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  • Namita Pawa

What are the possible outcomes of being arrested?

Updated: Mar 15

If you are subject to an investigation by the police and have either been arrested and detained on suspicion of committing a criminal offence, or invited in to attend a voluntary interview, you will be interviewed by the police. There are a number of things that can happen that include the following:

No Further Action

The police may decide, having considered the evidence, that there is insufficient evidence to proceed and will take no further action against you (‘NFA’).


Once the evidence has been gathered and the investigation completed, the police will either make the decision to charge the individual with an offence or refer the case to the Crown Prosecution Service for a charging decision. If the decision reached is that there is a realistic prospect of conviction, the individual can be charged with an offence and then either be kept in custody to appear before the Court for their appearance or be released on bail and given a court date that they must attend.


A caution is a formal warning, which can be offered by the police in circumstances that you are a first-time offender and have admitted committing a relatively minor offence. Whilst a caution is not a conviction, it can be used as evidence of bad character if you are prosecuted on a later occasion for another offence.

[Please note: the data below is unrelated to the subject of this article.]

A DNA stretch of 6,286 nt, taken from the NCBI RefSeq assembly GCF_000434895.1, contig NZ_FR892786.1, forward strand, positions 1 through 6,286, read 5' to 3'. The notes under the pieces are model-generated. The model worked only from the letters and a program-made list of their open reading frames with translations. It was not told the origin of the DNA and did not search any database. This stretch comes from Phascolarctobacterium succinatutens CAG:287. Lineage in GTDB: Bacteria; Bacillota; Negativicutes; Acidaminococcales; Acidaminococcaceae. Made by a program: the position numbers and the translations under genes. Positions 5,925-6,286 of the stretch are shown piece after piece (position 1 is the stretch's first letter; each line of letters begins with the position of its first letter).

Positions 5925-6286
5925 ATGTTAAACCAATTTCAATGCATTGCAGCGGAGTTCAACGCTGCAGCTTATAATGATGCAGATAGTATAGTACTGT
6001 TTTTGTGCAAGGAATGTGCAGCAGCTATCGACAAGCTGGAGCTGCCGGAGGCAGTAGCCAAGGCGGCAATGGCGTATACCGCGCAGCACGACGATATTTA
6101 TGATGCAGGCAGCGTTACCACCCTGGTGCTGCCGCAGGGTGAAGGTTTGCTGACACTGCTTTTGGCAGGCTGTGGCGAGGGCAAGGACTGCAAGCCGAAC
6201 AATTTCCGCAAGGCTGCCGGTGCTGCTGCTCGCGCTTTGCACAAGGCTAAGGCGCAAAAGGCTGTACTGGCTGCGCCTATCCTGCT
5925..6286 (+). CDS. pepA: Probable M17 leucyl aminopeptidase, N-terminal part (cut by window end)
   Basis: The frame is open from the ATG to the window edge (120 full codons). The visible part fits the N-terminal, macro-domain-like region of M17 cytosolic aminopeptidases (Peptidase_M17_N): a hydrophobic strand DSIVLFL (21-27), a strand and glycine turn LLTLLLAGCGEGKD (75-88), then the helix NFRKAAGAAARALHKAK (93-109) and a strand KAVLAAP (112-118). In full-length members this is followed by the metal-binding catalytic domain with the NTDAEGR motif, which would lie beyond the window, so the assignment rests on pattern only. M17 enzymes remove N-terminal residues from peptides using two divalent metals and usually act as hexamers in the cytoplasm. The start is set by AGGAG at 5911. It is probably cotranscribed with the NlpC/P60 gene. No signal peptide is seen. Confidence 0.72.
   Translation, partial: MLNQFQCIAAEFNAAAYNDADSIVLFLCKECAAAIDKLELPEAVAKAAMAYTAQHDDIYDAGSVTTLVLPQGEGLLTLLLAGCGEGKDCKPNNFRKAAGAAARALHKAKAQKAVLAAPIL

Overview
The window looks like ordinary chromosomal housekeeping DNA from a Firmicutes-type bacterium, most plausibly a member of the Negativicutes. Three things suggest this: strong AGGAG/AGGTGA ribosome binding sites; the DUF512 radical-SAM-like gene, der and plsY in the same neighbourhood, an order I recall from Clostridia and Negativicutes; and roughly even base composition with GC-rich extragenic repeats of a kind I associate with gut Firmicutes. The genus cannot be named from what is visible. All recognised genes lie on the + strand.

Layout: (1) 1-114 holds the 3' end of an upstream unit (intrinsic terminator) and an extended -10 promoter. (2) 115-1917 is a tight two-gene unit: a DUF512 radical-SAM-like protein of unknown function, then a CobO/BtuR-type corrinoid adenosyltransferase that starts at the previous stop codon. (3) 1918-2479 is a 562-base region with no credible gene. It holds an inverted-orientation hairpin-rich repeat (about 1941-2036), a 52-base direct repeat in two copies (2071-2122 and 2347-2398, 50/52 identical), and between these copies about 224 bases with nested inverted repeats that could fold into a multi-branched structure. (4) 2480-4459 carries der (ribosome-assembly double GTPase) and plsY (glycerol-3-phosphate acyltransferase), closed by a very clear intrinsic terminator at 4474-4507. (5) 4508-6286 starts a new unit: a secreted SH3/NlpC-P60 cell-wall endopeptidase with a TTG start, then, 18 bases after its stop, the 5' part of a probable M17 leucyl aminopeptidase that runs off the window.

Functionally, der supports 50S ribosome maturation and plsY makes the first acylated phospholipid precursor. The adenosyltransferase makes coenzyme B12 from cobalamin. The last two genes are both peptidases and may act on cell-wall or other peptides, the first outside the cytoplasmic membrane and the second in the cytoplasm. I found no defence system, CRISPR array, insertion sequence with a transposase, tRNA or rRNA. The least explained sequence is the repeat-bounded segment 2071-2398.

Release Under Investigation

Once the first interview has taken place, the police may determine that they need further time to carry out their investigation before a charging decision can be made. As a result, they may decide to release the individual whilst that investigation carries on (RUI). If a decision is later made to charge or NFA, the individual will be notified by post, email or through their solicitor (if they had one).

Bail to Return

Much the same as the circumstances of RUI but where the police believe that in order to release the individual they need to subject them to bail conditions, they will be released on police bail while the investigation continues (BTR). A date to return to the police station will be given to the individual at which point it is hoped a decision will be made to either NFA or charge. The BTR can be extended to six months from the date of first arrest but if the police are not able to conclude their investigation and make a decision by then, they can apply for further time in certain circumstances.

Further Interview

If further evidence comes to light, the police may want to carry out a further interview. This will either be done on the BTR date or if the individual has been RUI, then they can be invited in for an interview on a voluntary basis. Thereafter, one of the above will apply until a decision is made.

Legal disclaimer: Articles are intended as an introduction to the topic and do not constitute legal advice. The information contained herein is accurate at the date of publication but please note that the law is ever changing and evolving. If you require advice in relation to any matter raised in this article please contact a member of the team.


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